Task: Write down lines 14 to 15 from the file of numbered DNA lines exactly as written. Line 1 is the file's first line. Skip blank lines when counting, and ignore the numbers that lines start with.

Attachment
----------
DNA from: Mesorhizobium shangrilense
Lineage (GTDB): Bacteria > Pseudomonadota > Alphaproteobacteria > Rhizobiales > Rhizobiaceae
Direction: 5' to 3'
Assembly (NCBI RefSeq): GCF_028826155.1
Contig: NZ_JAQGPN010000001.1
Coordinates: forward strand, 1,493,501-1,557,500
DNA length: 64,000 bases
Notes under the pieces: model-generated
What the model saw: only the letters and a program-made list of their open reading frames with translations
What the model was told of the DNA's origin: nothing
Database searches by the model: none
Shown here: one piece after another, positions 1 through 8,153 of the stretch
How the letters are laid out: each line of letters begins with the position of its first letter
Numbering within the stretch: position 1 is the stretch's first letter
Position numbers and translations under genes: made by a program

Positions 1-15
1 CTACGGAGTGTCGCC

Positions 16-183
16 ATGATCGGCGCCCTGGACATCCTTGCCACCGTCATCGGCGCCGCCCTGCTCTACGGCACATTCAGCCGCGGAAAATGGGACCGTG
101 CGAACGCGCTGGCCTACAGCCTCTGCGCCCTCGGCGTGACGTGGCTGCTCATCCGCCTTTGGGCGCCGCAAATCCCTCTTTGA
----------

Numbering within the stretch: position 1 is the stretch's first letter
Position numbers and translations under genes: made by a program